As a boy growing up in Uganda – the son of a research scientist – Dr. Alastair Haddow determined the career path he’d like to follow. “At age 7, I knew I wanted to be a doctor. That’s the course I’ve pursued ever since,” Haddow says.
After the family moved to England and Haddow attended boarding school, he enrolled in medical school at the University of Glasgow in Scotland.
He met his wife – a native of Rockford, Ill. – on a vacation in America, and that eventually led him to take on a residency and work as a fellow at the University of Iowa. In the spring of 1980, they moved to Springfield, and he joined the independent Internal Medicine Clinic, becoming, at the time, he says, the only infectious disease expert in town. Later in the ‘80s, he became the go-to-guy in the community for HIV education and treatment, in a time when there was a lot of misinformation regarding AIDS patients.
“There was tremendous fear, ignorance and discrimination, too, and even with (patient) families,” he notes, recalling parents were fearful their children were at risk if they were exposed to someone with HIV at school.
In the late ‘90s, Haddow, along with pharmacists at Mercy, began a pharmaceutical research division to perform trials on new drugs and evaluate their effectiveness in treating various diseases. He also expanded infection control departments at Mercy and Skaggs Regional Medical Center in order to stem the risk of hospital-acquired infections with patients. Haddow is also known for his work with elephants after treating a sick elephant at Dickerson Park Zoo with antiviral drugs for a herpes infection – something that had only been done with humans.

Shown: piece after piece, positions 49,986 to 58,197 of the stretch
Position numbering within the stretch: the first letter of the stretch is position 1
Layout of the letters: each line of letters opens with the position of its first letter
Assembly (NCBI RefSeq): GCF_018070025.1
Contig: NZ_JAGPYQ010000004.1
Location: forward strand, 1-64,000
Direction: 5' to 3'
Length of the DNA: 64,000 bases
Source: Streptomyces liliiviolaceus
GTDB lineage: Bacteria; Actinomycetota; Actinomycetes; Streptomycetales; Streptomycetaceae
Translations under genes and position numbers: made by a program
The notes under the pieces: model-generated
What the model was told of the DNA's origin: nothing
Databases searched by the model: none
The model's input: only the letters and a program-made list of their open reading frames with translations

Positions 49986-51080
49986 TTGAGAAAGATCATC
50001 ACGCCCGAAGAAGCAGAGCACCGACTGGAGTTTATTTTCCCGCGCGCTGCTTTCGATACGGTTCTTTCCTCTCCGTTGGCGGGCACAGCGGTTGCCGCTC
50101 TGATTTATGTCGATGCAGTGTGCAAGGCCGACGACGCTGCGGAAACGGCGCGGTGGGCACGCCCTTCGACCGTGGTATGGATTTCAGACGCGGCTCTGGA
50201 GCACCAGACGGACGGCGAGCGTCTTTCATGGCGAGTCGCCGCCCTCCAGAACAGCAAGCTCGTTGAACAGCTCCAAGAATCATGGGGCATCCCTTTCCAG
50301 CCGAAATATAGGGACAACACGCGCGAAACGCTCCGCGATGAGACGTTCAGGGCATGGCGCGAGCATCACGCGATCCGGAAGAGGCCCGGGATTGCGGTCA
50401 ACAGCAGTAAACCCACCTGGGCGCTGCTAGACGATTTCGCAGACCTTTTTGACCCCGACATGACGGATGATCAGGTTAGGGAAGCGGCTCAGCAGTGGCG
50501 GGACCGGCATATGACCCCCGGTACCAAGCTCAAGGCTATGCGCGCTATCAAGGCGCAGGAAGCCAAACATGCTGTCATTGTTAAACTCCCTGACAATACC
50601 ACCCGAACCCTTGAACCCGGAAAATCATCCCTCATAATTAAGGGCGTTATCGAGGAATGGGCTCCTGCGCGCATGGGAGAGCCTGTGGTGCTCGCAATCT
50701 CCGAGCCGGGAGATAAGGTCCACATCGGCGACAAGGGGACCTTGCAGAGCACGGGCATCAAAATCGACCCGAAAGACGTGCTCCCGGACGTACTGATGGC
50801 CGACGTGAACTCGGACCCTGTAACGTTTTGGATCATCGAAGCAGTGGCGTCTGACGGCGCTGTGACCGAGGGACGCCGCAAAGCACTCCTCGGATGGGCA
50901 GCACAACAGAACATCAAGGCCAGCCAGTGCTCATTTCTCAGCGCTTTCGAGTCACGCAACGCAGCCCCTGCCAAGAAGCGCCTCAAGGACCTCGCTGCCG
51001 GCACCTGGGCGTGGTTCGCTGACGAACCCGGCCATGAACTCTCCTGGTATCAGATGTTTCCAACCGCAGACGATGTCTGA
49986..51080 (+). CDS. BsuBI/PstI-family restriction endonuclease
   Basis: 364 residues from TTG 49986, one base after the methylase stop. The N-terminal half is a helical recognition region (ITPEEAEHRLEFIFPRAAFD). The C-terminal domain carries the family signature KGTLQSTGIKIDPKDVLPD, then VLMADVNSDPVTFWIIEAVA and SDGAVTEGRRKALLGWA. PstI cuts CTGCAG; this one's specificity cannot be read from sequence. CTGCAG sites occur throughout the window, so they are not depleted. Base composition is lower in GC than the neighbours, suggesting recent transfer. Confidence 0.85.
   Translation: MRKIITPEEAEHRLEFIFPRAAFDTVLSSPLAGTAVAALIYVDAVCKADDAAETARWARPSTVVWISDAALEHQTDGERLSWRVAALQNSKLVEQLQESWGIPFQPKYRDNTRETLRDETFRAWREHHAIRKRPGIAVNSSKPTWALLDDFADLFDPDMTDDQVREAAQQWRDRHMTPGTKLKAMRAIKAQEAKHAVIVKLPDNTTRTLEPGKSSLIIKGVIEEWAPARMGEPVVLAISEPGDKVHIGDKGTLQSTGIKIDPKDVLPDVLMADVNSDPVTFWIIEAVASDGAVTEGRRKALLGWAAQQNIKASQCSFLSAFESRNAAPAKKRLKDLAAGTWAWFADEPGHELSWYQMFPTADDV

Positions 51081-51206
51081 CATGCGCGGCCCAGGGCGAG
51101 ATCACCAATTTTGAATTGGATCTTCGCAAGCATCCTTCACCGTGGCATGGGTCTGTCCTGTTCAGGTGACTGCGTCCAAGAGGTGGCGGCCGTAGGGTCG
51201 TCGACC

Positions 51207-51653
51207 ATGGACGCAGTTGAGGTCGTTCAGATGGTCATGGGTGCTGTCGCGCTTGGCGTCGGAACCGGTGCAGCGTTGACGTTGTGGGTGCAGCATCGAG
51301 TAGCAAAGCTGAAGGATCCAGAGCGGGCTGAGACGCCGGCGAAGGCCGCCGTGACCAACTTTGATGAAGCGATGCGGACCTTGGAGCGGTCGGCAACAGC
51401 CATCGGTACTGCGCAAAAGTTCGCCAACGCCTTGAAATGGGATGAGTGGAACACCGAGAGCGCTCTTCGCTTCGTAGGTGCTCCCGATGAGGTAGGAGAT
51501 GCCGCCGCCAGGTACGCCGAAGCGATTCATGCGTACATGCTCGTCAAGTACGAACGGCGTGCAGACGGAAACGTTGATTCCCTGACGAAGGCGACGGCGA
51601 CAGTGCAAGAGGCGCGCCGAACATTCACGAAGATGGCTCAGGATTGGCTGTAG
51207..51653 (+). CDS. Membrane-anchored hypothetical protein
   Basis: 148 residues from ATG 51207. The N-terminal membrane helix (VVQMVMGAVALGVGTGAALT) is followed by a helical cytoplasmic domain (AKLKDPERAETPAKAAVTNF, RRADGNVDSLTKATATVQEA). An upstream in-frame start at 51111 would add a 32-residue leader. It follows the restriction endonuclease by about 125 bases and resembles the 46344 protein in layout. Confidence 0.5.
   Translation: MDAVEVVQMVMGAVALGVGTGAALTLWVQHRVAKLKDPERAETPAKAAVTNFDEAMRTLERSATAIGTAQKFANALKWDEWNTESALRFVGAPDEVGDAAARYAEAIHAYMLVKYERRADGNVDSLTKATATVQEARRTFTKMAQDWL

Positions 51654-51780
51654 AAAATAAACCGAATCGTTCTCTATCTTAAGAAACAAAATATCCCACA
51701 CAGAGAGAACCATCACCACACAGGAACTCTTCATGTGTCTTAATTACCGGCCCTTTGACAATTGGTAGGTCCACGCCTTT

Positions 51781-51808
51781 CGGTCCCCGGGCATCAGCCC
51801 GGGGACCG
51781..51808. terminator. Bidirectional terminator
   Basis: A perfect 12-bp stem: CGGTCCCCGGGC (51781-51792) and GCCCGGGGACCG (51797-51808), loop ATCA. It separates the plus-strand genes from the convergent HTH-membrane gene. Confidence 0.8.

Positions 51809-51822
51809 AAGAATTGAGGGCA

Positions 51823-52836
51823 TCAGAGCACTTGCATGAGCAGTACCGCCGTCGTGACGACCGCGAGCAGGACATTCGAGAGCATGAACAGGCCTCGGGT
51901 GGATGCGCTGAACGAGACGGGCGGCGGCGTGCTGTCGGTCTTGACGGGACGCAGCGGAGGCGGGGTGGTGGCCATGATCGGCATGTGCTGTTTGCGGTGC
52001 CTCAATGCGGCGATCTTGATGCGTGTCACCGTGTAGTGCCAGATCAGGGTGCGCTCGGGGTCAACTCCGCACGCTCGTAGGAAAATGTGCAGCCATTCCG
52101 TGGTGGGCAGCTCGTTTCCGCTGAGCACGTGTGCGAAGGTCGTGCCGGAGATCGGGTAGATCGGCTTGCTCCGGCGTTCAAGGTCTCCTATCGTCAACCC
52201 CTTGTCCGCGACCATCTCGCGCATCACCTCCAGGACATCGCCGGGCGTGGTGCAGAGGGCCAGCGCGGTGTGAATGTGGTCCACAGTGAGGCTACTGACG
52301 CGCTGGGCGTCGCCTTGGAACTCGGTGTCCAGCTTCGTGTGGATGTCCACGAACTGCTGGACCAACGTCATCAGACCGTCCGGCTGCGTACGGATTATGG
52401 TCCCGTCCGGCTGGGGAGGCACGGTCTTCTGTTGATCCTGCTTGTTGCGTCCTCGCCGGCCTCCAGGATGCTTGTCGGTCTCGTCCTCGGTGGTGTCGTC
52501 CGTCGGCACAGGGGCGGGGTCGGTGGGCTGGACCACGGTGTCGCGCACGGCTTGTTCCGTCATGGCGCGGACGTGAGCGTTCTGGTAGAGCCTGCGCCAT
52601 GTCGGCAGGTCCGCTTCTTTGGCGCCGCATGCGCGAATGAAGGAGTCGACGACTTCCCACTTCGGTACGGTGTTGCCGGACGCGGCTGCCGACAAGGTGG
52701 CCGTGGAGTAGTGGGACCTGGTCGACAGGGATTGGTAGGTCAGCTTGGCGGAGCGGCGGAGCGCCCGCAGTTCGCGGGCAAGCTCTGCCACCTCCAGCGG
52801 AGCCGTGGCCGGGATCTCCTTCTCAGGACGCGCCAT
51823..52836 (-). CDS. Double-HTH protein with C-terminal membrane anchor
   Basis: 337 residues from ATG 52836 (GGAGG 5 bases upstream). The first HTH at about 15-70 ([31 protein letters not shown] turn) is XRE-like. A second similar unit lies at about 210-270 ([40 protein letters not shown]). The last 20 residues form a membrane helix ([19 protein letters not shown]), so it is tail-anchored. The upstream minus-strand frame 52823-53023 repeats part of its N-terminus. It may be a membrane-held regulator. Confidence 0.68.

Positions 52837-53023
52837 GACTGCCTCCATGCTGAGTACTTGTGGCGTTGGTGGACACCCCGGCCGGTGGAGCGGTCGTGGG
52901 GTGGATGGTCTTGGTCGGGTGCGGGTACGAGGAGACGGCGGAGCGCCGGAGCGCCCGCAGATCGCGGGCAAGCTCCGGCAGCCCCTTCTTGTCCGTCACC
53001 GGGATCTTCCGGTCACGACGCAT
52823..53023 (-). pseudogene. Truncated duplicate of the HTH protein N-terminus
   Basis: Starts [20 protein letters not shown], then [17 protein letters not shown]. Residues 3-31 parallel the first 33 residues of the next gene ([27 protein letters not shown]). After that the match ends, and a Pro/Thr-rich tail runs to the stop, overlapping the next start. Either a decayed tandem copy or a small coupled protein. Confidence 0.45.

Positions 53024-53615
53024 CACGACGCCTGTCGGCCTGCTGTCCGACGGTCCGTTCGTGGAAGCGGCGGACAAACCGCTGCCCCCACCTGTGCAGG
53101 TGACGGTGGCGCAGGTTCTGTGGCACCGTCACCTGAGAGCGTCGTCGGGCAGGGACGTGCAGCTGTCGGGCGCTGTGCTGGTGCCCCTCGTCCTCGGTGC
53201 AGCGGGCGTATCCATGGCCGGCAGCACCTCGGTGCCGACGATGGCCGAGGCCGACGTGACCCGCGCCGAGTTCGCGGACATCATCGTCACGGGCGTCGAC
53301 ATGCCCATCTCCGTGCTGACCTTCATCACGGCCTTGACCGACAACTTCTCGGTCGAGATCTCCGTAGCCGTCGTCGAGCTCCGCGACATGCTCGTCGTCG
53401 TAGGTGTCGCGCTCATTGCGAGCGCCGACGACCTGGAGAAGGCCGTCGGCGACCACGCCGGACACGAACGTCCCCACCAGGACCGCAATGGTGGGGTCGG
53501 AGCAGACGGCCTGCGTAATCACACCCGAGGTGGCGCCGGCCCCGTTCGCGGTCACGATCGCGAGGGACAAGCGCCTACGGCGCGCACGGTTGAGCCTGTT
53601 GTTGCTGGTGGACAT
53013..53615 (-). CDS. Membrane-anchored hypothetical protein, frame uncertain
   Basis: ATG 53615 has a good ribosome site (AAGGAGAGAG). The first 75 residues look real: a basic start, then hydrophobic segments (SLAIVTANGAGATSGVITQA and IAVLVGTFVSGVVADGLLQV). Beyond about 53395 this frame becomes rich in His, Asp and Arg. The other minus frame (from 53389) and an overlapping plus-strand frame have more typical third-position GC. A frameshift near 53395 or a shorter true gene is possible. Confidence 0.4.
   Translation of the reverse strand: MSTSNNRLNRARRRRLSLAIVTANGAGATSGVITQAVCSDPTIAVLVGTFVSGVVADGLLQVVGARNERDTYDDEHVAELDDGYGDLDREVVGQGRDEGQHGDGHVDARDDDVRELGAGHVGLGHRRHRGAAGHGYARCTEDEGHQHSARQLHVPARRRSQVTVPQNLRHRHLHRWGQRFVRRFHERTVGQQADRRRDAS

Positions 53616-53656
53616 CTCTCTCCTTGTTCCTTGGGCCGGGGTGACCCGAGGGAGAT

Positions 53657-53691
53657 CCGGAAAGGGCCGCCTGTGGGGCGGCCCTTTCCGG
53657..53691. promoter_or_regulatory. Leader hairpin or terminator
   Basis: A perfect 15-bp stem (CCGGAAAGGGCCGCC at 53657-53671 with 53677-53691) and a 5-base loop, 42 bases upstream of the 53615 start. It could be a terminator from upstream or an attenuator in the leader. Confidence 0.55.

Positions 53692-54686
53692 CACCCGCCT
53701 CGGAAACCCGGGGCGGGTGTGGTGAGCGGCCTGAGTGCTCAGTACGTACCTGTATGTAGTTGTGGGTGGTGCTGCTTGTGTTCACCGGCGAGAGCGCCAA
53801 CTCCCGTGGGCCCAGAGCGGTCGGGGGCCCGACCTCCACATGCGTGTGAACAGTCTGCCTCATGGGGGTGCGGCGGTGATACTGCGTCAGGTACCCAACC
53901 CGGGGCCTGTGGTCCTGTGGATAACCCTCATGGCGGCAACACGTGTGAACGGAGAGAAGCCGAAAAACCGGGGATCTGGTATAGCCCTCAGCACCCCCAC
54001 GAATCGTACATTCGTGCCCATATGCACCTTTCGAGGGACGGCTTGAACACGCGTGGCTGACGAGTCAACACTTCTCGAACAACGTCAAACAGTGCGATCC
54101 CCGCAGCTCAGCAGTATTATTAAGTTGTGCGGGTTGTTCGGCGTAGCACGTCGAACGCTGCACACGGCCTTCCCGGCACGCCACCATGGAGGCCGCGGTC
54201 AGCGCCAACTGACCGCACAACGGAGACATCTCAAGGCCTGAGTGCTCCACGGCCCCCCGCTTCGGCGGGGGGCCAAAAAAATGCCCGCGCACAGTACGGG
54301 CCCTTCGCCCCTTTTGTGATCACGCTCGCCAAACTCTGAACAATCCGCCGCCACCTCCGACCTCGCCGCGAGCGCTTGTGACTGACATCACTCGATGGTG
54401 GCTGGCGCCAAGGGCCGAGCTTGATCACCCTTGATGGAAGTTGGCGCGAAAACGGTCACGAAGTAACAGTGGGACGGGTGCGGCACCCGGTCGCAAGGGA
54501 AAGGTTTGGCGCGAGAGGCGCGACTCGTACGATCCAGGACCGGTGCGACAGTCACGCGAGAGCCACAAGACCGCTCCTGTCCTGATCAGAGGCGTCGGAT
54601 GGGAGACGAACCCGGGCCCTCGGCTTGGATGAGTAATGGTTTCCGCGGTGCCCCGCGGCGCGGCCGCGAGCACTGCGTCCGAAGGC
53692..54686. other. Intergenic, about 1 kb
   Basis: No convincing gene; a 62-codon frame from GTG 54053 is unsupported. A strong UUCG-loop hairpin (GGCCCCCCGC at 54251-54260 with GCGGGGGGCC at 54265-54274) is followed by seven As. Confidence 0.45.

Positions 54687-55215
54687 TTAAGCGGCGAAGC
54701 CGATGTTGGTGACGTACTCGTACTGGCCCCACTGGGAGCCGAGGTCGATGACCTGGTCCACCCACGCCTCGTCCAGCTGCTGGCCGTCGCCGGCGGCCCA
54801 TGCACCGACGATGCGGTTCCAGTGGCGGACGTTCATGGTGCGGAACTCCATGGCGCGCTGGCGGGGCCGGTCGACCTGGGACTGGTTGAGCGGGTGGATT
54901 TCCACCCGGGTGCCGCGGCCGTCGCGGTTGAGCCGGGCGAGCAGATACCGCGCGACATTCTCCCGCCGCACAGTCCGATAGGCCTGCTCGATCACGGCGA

An infectious disease specialist at Mercy Clinic since 2009, Haddow has held a number of leadership positions at Mercy and Skaggs Regional Medical Center – namely stints as chief of staff at each system. Other leaderships positions include chairman of Skaggs Credentials Committee and Infection Control, chairman of Mercy committees for infection and antibiotic surveillance, and director of Mercy’s medical research.
With more than 30 years of local practice under his belt, Haddow is known as a leader in the medical community, particularly with regard to infection control. “I’ve been in leadership roles … but really, when it comes down to it, the satisfaction has all come from treating patients,” Haddow says. Click here for full coverage of the 2012 Salute to Health Care.